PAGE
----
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Mon Power and Potomac Edison meter readers got behind during last year’s Superstorm Sandy.

CHARLESTON, W.Va. – A spokesman for Monongahela Power and Potomac Edison says it’s going to take some time to work through the issues individual customers have with double billing and estimated meter readings.

Todd Meyers said Wednesday the companies, both subsidiaries of FirstEnergy, will comply with the most recent order from the state Public Service Commission in connection with the controversy.

“We’re making progress but as you see the commission (PSC) wants to have, for the next year at least, consumer metrics to be placed into a report so they can review that. We’ll definitely be complying with that order.”

Customers started complaining to the PSC several months ago after meter readers with both companies fell behind following Superstorm Sandy. Meyers said they were helping with the power restoration efforts. Bills were estimated for some customers for consecutive months and the estimates were based on the previous mild winter. When the actual readings took place, customers received very expensive bills.

The PSC started its investigation in June and FirstEnergy recently asked the case be dismissed because of its work on it. But the PSC came back last Friday with more requirements. The commission also announced it would hold some public hearings.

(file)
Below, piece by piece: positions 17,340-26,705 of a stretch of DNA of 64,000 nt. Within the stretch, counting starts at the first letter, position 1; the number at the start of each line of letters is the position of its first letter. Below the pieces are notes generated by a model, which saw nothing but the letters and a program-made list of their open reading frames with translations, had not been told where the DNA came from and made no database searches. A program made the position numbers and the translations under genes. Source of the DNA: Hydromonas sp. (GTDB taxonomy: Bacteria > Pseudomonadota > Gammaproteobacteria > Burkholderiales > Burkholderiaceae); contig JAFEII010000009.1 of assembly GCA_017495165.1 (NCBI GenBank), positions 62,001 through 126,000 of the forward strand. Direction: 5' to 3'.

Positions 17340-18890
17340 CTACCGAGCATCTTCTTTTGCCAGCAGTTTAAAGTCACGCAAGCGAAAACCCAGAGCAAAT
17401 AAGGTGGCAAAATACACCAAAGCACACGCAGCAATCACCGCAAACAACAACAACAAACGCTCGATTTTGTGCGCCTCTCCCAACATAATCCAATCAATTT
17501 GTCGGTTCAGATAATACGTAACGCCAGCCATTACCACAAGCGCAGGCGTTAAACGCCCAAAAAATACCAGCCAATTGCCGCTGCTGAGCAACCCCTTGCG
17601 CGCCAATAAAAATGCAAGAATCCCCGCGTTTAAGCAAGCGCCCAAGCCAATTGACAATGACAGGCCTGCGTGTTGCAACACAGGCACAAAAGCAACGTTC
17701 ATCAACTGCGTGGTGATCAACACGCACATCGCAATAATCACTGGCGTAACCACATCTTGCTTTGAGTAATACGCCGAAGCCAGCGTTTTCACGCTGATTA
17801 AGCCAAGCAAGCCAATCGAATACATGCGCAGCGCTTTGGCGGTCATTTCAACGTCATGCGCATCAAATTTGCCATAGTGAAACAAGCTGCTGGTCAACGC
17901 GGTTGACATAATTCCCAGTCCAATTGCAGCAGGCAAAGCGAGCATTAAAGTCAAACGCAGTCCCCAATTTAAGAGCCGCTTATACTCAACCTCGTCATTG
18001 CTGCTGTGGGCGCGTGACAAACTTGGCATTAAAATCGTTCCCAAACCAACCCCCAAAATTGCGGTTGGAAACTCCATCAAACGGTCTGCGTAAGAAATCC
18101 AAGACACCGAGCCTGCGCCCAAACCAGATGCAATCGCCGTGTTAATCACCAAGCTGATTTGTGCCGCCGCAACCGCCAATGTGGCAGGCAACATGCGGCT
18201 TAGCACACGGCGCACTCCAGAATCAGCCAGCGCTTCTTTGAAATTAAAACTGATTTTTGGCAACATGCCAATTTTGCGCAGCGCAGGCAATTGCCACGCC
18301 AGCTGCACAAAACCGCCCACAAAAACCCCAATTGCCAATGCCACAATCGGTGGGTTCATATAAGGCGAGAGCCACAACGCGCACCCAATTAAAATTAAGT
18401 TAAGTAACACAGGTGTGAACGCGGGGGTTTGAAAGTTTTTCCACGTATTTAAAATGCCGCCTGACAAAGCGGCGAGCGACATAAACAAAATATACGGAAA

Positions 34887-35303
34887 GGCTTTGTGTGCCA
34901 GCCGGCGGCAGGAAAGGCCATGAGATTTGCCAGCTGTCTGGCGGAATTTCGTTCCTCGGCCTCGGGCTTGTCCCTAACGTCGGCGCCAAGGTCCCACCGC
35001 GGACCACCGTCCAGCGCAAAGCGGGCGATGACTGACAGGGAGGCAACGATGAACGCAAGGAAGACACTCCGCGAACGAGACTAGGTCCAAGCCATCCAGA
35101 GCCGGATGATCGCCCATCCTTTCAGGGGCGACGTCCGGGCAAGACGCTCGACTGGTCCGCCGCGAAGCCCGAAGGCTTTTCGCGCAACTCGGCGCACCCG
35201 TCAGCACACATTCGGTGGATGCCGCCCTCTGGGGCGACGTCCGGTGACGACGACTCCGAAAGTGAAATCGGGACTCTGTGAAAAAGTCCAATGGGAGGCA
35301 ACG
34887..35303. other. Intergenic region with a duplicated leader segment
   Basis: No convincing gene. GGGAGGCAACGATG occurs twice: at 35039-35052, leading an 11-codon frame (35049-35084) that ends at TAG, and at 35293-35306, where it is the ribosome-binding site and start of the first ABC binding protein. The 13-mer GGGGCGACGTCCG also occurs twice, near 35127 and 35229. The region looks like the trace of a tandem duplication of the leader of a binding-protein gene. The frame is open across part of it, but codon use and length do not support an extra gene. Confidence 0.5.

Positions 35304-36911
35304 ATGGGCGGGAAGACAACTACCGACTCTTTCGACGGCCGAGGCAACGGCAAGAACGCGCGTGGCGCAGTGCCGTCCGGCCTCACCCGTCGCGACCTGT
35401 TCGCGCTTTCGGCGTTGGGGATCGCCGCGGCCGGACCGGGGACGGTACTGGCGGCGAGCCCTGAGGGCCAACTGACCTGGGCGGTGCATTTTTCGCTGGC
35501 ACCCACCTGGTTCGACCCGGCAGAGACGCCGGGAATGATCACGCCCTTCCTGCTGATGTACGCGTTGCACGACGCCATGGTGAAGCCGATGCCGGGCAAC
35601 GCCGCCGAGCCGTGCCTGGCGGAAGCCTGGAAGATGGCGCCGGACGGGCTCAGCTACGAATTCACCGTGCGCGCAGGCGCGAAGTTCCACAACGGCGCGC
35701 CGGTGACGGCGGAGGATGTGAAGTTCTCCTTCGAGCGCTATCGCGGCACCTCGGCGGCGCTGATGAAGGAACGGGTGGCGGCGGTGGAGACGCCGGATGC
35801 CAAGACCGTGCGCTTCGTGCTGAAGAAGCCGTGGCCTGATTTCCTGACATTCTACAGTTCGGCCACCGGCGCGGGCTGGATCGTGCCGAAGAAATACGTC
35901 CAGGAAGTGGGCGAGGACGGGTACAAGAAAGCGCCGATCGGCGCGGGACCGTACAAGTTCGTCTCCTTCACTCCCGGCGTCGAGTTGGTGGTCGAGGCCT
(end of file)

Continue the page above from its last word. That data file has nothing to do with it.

Meyers said the companies are starting to close the gap.

“We’re working to make sure we have the meter readers out there doing what they need to do. Hopefully we’re moving in the right direction,” he said.

Mon Power and Potomac Edison are urging customers to call them to work out the issues on a one-to-one basis at 1-800-686-0022.

Meyers said the companies will also set up no-interest payment plans for customers.

Meyers says the estimation process is designed to have customers to pay for only the amount of electricity they use.

“When you have too many in a row it can get out of whack,” he said.

 

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Comments

  • john

    Whether good or bad, at least we have the Public Service Commission to keep watch over our utility companies and force them to make adjustments to the way they operate.....Too bad the PSC does not have any thing to do with our gasoline prices. Crude oil is traded as a commodity, which dictates what the price is at the pump, but certainly the federal government could put some controls on this wild trading. Just a hint of crude oil deliveries being disrupted causes an immediate upswing at the pump, although it is only speculation and does not really happen. Nothing hurts our economy like fuel prices, as every extra dollar that we are forced to give to the oil companies is just a dollar that we don't have to spend on other purchases. Sad situation, but I see no relief in sight as greed and the almightly dollar is ruining our great country....just my humble opinion....

  • Keryn

    The only thing out of whack here is that these people still have jobs. Cut the crap, Todd!